The Cinematographic Empathy of Vittoria Campaner
To understand others, one must first truly see one’s self. Venice, Italy native and international cinematographer Vittoria Campaner is the favorite DP of many directors not only due to her ability to mold her skill to their vision but also because of her remarkable ability to create an intuitive intimacy with the characters of a film. While she will rebuke most classifications of a personal style as a cinematographer, it’s unquestionable that she has a knack for displaying the perspectives that define a relationship via her camera. It’s through a copious amount of world travel in her work as well as an examination of her own roots that Campaner cultivates this. “While I left home at a young age,” she relates, “Italy travelled with me. In my work, I often reference Italian cinema as well as, more broadly, our artistic and cultural heritage, trying to establish a dialogue between different traditions in order to discover something new and transnational.” As the DP on productions in numerous cultures and countries, Vittoria has absorbed influences from the places and people she presents in these films, arriving at a personal style that simultaneously eludes definition and evokes a clear personality.
Dye Red is an Official Selection of the Nashville Film Festival as well as the Winner for Best Experimental Narrative Short Film. As both cinematographer and director, Campaner set a baseline for the film’s dark, surprising, and humorous tone with an opening scene that displays a woman dressed in a plastic poncho and gloves hovering over another woman’s motionless body in a bathtub of crimson fluid. In reality the blood-red stains on the walls and her hands are merely hair dye but the duplicity of the storyteller has been established; not in a nefarious way but in a manner that infers the potential violence in friendships which could result from accidental insults or passive-aggressive actions. The persuasion which Vittoria wields with the movements of the camera transcends the visual perspective to imbue these moments with a strong psychological element. As the proxy for the two main characters, Aurora (Fabianne Therese Gstottenmayr) and Celeste (Ana Coto), Campaner delivers not only an experiential perspective but, even more importantly, an emotional core of how the different women feel about the relationship. The relevance of this film for all of us at this time in history is hard to overstate. The jury at the 51st Nashville Film Festival praised the film and its exceptional cinematography, declaring: “Dye Red represents the very best of cinema in the Covid era. Economical in both conception and execution, this one-location exploration of the fraught and fraying relationship between two cooped-up housemates, reflects the anxieties of a time when personal space truly is everything. The looming specter of sickness and the threat of impending violence perfectly captured that sense of dread particular to this horrendous moment we are in. Campaner’s use of long takes and nearly invisible edits shows off the two excellent performances and exemplifies what can be accomplished when the technical and the aesthetic mesh in service of a narrative.”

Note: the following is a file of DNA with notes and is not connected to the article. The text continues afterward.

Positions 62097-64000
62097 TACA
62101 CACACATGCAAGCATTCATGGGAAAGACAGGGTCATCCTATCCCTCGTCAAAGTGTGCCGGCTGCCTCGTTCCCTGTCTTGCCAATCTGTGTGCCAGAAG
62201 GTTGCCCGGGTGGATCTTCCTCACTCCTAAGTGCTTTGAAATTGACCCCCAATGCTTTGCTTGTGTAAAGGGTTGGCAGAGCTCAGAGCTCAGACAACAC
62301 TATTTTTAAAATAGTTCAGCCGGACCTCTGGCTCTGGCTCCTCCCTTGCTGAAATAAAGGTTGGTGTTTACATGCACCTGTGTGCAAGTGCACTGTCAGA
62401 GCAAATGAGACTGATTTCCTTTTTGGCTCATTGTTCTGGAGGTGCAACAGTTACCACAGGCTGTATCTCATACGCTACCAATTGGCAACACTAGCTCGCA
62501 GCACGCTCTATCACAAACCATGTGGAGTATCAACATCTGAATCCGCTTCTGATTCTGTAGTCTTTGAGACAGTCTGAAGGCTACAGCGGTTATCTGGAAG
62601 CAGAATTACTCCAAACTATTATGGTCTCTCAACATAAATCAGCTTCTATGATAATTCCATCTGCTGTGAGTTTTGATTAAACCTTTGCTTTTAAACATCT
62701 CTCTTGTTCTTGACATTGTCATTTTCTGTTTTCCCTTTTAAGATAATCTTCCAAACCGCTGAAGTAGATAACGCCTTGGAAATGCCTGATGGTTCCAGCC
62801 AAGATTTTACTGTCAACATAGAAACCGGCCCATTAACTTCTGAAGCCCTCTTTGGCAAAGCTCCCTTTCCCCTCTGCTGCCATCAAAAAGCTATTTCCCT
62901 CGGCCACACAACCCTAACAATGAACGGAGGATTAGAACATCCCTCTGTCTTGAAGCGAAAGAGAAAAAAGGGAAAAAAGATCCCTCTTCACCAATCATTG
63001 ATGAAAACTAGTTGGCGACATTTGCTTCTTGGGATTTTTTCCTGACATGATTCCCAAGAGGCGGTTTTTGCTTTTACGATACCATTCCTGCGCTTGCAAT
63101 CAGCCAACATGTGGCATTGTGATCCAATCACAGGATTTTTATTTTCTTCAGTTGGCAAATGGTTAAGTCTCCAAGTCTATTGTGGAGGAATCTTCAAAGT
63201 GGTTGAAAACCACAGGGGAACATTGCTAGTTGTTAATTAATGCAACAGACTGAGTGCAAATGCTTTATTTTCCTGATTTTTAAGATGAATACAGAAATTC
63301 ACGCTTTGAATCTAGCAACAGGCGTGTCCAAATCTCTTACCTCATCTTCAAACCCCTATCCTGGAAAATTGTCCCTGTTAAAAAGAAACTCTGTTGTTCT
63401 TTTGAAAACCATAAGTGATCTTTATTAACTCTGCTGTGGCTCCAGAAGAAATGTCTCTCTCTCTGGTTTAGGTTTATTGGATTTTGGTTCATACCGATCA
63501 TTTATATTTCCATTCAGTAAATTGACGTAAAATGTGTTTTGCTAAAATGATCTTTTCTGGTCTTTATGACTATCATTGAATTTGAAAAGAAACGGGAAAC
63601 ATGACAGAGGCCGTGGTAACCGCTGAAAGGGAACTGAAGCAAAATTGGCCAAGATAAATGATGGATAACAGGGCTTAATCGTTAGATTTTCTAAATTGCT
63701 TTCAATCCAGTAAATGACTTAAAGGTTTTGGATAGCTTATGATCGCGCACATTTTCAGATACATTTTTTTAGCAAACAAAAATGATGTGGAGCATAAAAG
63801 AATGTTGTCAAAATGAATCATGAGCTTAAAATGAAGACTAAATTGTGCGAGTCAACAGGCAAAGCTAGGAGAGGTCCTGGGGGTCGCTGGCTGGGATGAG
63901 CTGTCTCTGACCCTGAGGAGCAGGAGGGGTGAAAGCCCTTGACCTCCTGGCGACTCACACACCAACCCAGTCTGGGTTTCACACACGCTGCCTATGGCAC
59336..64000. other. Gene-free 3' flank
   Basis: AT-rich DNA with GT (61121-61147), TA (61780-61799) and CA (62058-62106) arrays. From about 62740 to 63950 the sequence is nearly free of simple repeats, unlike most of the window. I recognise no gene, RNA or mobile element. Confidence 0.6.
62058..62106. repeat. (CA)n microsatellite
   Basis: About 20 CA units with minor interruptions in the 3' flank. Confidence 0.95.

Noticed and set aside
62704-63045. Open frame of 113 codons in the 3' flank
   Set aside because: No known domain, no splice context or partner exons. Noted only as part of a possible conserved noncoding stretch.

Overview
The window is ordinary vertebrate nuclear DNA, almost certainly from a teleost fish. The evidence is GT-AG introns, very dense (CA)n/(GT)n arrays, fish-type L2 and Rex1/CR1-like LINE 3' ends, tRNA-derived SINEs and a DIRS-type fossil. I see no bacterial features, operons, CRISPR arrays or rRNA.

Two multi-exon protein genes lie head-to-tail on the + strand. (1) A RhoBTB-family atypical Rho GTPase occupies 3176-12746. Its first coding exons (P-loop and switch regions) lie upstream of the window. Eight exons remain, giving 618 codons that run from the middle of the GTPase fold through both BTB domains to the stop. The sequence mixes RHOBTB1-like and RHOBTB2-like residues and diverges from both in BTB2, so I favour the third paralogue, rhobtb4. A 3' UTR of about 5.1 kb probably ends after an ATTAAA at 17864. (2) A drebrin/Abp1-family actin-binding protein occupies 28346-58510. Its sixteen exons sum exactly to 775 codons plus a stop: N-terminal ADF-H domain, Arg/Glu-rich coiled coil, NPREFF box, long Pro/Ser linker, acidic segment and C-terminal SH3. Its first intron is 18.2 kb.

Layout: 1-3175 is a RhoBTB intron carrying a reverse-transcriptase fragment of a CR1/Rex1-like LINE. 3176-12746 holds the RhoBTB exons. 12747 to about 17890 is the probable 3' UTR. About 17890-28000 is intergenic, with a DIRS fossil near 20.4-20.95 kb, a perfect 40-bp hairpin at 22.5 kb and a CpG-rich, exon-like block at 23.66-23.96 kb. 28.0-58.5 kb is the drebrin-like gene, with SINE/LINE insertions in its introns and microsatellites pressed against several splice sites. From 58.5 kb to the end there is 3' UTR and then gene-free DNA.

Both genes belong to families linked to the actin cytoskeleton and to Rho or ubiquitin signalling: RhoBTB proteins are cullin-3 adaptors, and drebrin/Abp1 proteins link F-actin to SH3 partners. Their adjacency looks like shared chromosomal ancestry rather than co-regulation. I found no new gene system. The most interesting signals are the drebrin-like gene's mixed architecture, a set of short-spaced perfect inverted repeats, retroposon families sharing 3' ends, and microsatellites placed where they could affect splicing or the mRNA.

An Official Selection of the 2020 Palm Spring International Short Fest, as well as a Nominee for Best of Festival, Citric Acid is a film about a very different kind of relationship than that of Dye Red, but one that also benefitted greatly from Vittoria’s position behind the camera. The production saw her reunite with gifted Dye-Red co-screenwriter Elenie Chung, this time in the director’s chair. Shot between LA and Norway, this platonic romantic film revolves around two fine artists named Aino and Yu Xing who are best friends while also being in competition with each other in their creative careers. The presentation of the story intersects documentary-esque moments of artist portraits, surreal subjective moments, and slice-of-life scenes in an examination of the boundaries which challenge close friendships when competition is present. The substantial challenge of cohesiveness among these different filming approaches is masterfully maintained and is a pronounced indicator of Campaner’s versatility in these varied styles. Vittoria is keen to give her input in the cutting room, too, and the film further stands out for its ingenious editing, which deftly combines these different tones and formats thanks also to the talents of editor Leonardo Campaner, another returning Dye-Red collaborator.
It’s easy to forget that a cinematographer is more than someone who fixates on lenses and framing. Vittoria reminds us of this in the upcoming release State of a Cat, directed by Hsing-Che Lin. The story follows a young couple as they search for their lost cat across Taiwan and argue over their future. The camera assumes at times a unique perspective originating low on the ground: the POV of their missing pet. Through this unseen character, brought to invisible life by Campaner’s skill, the audience experiences the emotional journey of this husband and wife. After the actors, it is in fact the job of the camera to evoke emotions. As Vittoria relates: “Good DPs must connect with a story on a deep empathetic level in order to transpose it to images. They do not only figure out how to create beautiful frames but must also examine how they respond to them personally and question their own decisions. In many ways, we are translators, interpreting the written word of the script as well as the director’s vision and transcribing them into light, color, composition and movement.”